How to Insulate a Garden Shed
If you’re looking for a cosy garden retreat, why not save money and transform your shed?
Once just a storage solution for your garden tools, with insulation you’ll be able to enjoy the extra space all year round. And, you’ll even prolong the life of your garden tools by preventing mold and rust!
Heat can escape from all areas of your shed – the walls, doors, windows and even flooring. We’re going to share the materials and tips you’ll need for insulation your shed.
Why should I insulate my shed?
Whether you’re using your shed as a workshop or as your gardening hub, a well-insulated shed is a must. Transform it into a more useable space by protecting yourself from the elements!
Preparation is key!
Before your start insulating, you’ll want to check over your shed to make sure it’s dry and waterproof. Empty the contents and have a close look for any gaps or damage. Don’t forget about the roof, too! We advise using a wood treatment to keep your shed in great condition. Ensuring there’s no damage makes sure that your insulation will work at its best.
Top tip: Remember that in order to properly insulate, you’ll want to be as accurate as possible with your measuring, to ensure there’s no gaps. “Measure twice, cut once”, as they say!
Now you’re all prepared, we’ll start with the main focus of your project: the walls.
Once you’ve covered the walls with insulation, you won’t be able to access the wood behind it, so we advise treating the wood to keep it in good condition. A solvent based preserver absorbs in the wood better, but water-based preservers are easier to use.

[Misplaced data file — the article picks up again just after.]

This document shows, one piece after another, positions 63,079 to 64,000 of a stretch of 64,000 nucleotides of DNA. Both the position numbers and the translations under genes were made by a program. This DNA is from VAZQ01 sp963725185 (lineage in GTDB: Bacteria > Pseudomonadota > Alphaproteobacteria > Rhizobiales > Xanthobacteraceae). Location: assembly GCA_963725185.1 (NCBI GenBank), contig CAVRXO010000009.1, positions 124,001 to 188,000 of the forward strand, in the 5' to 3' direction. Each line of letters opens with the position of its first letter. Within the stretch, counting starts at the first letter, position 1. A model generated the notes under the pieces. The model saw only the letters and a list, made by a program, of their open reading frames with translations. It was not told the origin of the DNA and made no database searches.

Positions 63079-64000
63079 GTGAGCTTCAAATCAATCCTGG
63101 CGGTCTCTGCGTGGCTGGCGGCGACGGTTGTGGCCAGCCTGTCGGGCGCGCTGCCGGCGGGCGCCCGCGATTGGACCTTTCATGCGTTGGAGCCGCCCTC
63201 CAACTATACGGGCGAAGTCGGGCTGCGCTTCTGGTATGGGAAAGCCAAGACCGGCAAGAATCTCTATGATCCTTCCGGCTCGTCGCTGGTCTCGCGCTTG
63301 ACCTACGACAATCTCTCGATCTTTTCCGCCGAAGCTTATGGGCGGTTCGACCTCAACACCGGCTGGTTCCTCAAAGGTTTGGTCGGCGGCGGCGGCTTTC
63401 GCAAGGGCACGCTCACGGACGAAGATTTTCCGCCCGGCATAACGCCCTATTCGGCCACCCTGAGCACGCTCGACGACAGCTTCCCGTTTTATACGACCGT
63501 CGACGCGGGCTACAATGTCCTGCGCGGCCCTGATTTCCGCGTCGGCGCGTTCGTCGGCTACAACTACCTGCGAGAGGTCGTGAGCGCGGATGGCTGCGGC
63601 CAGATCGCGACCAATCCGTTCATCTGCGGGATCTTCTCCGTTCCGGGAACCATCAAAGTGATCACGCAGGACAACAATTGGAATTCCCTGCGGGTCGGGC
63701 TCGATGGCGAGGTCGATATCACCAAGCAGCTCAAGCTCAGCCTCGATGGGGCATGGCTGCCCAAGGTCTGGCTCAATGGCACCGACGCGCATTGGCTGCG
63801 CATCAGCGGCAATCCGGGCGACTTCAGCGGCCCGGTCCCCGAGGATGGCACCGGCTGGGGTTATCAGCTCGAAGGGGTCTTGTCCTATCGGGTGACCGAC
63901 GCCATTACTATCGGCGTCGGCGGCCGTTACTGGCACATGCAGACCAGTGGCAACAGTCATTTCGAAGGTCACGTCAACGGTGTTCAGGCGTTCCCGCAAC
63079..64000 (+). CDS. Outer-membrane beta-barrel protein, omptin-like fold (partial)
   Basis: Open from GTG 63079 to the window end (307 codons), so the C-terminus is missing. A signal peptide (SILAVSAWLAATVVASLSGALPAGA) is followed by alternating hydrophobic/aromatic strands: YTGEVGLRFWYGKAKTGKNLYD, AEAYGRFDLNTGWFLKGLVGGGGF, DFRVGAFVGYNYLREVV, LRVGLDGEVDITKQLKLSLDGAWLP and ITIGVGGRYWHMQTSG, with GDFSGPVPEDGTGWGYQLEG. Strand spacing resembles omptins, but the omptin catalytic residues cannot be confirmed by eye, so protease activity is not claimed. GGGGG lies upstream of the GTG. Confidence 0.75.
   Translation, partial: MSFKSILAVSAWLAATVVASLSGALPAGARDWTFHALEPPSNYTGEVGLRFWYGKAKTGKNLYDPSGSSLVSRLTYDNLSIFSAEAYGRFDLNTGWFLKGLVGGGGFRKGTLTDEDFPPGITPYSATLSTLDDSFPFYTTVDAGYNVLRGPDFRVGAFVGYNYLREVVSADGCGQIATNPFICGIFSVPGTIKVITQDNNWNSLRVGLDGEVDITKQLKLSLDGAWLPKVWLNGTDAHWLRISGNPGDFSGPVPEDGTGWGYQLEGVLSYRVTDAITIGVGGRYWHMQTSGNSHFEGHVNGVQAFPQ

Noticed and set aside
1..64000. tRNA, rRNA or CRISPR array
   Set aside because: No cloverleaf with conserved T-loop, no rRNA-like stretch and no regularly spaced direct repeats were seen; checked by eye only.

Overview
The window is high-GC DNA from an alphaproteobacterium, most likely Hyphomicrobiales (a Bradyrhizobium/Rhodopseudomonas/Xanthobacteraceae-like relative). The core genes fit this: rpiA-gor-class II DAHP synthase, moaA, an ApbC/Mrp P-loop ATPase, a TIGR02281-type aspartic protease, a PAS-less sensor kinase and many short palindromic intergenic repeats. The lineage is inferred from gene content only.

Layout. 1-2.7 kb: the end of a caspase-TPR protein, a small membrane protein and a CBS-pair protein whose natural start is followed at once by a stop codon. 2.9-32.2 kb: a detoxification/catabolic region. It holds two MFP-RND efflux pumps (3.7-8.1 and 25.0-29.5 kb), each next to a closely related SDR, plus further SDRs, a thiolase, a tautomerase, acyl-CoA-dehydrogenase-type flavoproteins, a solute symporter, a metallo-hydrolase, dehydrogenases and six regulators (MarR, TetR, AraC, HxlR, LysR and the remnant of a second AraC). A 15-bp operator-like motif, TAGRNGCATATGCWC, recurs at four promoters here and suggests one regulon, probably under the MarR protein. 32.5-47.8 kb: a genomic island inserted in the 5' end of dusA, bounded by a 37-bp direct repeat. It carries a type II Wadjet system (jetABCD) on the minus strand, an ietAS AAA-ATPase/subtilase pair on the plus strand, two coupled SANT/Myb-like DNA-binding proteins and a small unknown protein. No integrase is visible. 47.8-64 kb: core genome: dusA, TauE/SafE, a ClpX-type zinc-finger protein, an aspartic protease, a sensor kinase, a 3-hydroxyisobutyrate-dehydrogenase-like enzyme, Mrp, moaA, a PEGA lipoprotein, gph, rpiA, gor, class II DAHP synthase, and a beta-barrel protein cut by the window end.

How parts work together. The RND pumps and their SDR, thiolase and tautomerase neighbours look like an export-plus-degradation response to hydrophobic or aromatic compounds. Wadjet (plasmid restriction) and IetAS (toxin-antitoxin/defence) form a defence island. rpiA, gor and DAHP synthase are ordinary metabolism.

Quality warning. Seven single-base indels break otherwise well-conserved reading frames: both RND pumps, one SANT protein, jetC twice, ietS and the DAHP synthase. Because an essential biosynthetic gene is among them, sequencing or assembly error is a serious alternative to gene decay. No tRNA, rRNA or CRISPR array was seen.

Of course, what you start with influences how thick your insulation will need to be. The wall cladding on our sheds is 12mm tongue and grooved shiplap.
There are many different options for insulation materials. Whilst bubble wrap is a cheaper alternative, it’s not as effective and increases the risk of a fire hazard if you have electrics installed. (We don’t want your shed to be quite that warm!)
Instead, consider using fibre-glass wool, foil backed insulation or layers of insulation boards. Depending on your budget and the size of your shed, you can decide which option will be best. Finish by fitting plasterboard over the insulation panels.
Doors and Windows
Any small gaps in the doors or windows of your shed will let heat escape and spoil your hard work insulating the walls.
For the windows, seals up any gaps with a durable sealant. Double glazing keeps the heat in, so consider upgrading your windows. We offer glazing kits and toughened glass upgrades.
Last but not least, the flooring is often forgotten when insulating a shed. But don’t worry – it’s the easiest step!
Simply lay down rugs or sections of carpet to prevent heat escaping through the floor. If you’ve been doing any DIY projects at home, this is a great way to recycle off-cuts of used carpet and give them a new life.
With these steps, you’ll have a cosy, insulated shed in no time!